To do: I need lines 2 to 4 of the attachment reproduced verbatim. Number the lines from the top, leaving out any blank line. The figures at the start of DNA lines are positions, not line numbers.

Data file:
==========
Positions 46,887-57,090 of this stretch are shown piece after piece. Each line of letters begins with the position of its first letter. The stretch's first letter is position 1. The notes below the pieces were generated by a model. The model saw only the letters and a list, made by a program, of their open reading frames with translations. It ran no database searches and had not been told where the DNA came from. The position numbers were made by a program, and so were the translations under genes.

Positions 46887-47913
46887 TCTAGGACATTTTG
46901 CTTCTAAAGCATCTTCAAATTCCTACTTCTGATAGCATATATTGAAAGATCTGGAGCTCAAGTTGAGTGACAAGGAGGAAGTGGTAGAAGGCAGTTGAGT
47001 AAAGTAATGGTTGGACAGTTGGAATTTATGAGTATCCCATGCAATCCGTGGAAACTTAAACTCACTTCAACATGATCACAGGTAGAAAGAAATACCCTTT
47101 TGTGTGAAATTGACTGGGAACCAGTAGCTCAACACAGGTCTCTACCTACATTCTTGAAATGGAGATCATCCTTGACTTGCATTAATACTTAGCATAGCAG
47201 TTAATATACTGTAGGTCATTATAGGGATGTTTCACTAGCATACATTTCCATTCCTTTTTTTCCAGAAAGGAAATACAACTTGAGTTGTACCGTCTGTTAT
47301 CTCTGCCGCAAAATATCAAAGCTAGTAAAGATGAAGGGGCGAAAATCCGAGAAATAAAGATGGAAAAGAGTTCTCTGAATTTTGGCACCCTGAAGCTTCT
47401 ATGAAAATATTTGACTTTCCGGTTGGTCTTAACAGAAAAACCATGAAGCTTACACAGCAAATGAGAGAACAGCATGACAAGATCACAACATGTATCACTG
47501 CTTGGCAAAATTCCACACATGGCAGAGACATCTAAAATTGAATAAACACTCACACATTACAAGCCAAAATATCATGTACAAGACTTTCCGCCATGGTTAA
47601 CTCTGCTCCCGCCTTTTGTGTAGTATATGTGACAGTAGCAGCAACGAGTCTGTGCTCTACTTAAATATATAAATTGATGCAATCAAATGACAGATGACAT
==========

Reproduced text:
Positions 46887-47913
46887 TCTAGGACATTTTG
46901 CTTCTAAAGCATCTTCAAATTCCTACTTCTGATAGCATATATTGAAAGATCTGGAGCTCAAGTTGAGTGACAAGGAGGAAGTGGTAGAAGGCAGTTGAGT